P3b versus P3a: An Event-Related Potential Investigation of the Glucose Facilitation Effect

Document Type

Journal Article


Sage Science Press (UK)


Faculty of Computing, Health and Science


School of Exercise, Biomedical and Health Science




Riby, L., Sunram-Lea, S., Graham, C., Foster, J. K., Cooper, T., Moodie, C., & Gunn, V. (2008). P3b versus P3a: An Event-Related Potential Investigation of the Glucose Facilitation Effect. Journal of Psychopharmacology, 22(5), 486-492. Available here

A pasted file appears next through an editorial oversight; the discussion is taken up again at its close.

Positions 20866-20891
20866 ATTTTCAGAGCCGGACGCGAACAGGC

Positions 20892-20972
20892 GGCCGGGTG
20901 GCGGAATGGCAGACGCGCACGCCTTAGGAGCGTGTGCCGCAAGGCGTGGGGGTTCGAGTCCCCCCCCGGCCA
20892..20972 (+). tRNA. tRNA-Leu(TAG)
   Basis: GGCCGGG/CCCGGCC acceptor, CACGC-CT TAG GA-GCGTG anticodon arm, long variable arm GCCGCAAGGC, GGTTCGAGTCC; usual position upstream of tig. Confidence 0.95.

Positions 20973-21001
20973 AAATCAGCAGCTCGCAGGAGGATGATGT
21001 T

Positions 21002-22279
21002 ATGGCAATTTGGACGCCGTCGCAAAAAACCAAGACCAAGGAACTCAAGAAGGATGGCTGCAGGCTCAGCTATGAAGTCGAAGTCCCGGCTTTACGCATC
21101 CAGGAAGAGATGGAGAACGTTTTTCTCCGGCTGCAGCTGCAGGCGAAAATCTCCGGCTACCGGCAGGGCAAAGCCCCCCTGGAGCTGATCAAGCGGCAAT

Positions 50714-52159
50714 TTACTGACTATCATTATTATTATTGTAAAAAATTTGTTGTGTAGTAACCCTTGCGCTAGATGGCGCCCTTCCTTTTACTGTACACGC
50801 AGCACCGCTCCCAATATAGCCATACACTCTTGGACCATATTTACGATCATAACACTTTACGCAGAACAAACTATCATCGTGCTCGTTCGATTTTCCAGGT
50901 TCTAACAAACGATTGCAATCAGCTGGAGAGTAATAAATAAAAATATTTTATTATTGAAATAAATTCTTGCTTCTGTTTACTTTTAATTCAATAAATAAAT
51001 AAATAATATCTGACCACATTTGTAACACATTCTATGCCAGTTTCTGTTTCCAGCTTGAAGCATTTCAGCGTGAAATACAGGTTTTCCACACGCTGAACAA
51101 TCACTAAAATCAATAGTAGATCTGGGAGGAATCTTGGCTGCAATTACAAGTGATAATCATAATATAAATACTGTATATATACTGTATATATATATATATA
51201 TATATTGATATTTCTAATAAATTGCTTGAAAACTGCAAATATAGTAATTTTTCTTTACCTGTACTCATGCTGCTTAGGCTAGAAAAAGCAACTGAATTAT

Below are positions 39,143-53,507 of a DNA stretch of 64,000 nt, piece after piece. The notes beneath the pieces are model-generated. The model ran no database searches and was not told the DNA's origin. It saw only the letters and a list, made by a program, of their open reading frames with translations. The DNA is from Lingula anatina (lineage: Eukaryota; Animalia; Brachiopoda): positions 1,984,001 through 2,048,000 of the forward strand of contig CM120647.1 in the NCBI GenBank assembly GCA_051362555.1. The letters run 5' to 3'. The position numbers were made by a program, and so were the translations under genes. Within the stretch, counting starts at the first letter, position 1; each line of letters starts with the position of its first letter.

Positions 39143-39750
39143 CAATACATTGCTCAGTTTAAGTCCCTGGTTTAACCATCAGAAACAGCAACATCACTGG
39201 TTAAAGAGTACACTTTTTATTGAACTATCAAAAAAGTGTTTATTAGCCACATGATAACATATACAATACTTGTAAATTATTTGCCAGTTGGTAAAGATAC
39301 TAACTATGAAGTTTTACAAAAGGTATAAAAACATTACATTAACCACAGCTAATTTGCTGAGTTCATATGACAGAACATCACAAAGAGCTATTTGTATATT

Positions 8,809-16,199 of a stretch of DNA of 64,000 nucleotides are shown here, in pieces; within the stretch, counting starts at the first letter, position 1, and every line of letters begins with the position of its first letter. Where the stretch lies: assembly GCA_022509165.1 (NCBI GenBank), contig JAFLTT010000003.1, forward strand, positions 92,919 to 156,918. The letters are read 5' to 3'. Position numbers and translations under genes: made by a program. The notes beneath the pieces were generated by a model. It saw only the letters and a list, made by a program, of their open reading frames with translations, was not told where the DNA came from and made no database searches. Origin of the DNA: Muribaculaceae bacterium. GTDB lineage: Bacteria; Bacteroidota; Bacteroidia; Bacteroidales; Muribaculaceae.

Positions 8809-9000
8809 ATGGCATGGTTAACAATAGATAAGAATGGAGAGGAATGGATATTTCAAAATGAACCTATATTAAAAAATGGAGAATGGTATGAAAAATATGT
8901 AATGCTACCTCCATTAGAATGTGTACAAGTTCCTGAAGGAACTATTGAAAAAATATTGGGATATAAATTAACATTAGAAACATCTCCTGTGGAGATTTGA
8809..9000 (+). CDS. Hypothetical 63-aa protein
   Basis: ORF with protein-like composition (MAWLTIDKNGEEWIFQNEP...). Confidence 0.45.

The ingestion of a glucose containing drink has been shown to improve performance on a variety of cognitive tasks. There is debate, however, as to whether glucose especially benefits hippocampal memory functioning or whether it has a more global effect on attentional systems. The present study used event related potential methodology (ERPs) to investigate further glucose-mediated cognitive processes. Each participant acted as his/her own control in a repeated measures design, receiving one of two possible treatments (25g glucose vs. placebo) in a counterbalanced order. After a two hour fasting period participants completed a visual three-stimulus oddball task. This paradigm involves an individual detecting an infrequent target stimulus randomly embedded in a train of repetitive background or standard stimuli. Detection of the target results in a large P3b ERP component (memory updating effect). The infrequent presentation of a novel and irrelevant stimulus, randomly interspersed with the target and standard stimuli, generates a P3a response (orientation of attention effect). These components were used as markers to establish whether the glucose enhancement effect was restricted to the neuro-cognitive processes related to memory. Consistent with behavioural work, glucose moderated the magnitude and latency of the P3b ERP component. However, glucose also interacted with attentional systems (P3a and an earlier P2), although this effect was non-significant. This work converges with recent fMRI findings indicating the sensitivity of the medial-temporal lobes and the pre-frontal cortex to glucose administration.